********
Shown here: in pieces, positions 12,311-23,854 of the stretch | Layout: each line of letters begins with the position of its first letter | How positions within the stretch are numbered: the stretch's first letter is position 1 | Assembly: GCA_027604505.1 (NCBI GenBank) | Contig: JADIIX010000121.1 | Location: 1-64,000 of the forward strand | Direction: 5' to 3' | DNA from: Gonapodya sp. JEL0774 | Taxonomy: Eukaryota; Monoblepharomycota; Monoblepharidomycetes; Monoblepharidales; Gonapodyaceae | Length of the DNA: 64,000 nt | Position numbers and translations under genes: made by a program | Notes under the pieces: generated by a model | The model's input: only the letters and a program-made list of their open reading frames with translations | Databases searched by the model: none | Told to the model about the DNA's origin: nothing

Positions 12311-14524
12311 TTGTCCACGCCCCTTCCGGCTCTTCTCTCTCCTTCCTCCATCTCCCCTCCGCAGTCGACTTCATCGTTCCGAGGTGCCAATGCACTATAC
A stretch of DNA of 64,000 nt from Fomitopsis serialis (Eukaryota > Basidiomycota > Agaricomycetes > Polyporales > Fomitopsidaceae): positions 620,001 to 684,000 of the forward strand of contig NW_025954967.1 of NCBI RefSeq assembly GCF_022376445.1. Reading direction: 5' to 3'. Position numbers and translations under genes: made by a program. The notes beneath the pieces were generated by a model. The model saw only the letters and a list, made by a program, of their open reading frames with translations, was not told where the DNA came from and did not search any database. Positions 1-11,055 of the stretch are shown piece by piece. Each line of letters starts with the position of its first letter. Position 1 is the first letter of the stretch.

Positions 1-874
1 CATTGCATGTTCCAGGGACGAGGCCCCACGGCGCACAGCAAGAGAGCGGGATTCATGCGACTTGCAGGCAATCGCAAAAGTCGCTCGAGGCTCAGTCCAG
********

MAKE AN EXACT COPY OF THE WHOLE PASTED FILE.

Shown here: in pieces, positions 12,311-23,854 of the stretch | Layout: each line of letters begins with the position of its first letter | How positions within the stretch are numbered: the stretch's first letter is position 1 | Assembly: GCA_027604505.1 (NCBI GenBank) | Contig: JADIIX010000121.1 | Location: 1-64,000 of the forward strand | Direction: 5' to 3' | DNA from: Gonapodya sp. JEL0774 | Taxonomy: Eukaryota; Monoblepharomycota; Monoblepharidomycetes; Monoblepharidales; Gonapodyaceae | Length of the DNA: 64,000 nt | Position numbers and translations under genes: made by a program | Notes under the pieces: generated by a model | The model's input: only the letters and a program-made list of their open reading frames with translations | Databases searched by the model: none | Told to the model about the DNA's origin: nothing

Positions 12311-14524
12311 TTGTCCACGCCCCTTCCGGCTCTTCTCTCTCCTTCCTCCATCTCCCCTCCGCAGTCGACTTCATCGTTCCGAGGTGCCAATGCACTATAC
A stretch of DNA of 64,000 nt from Fomitopsis serialis (Eukaryota > Basidiomycota > Agaricomycetes > Polyporales > Fomitopsidaceae): positions 620,001 to 684,000 of the forward strand of contig NW_025954967.1 of NCBI RefSeq assembly GCF_022376445.1. Reading direction: 5' to 3'. Position numbers and translations under genes: made by a program. The notes beneath the pieces were generated by a model. The model saw only the letters and a list, made by a program, of their open reading frames with translations, was not told where the DNA came from and did not search any database. Positions 1-11,055 of the stretch are shown piece by piece. Each line of letters starts with the position of its first letter. Position 1 is the first letter of the stretch.

Positions 1-874
1 CATTGCATGTTCCAGGGACGAGGCCCCACGGCGCACAGCAAGAGAGCGGGATTCATGCGACTTGCAGGCAATCGCAAAAGTCGCTCGAGGCTCAGTCCAG